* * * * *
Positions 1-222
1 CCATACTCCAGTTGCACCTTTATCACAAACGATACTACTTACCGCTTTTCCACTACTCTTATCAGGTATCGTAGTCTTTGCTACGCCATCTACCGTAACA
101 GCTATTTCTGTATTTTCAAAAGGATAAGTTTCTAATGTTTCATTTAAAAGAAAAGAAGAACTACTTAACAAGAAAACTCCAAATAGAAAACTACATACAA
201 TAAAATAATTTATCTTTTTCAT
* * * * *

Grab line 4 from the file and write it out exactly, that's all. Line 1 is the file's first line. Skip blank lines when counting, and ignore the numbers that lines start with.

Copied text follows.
201 TAAAATAATTTATCTTTTTCAT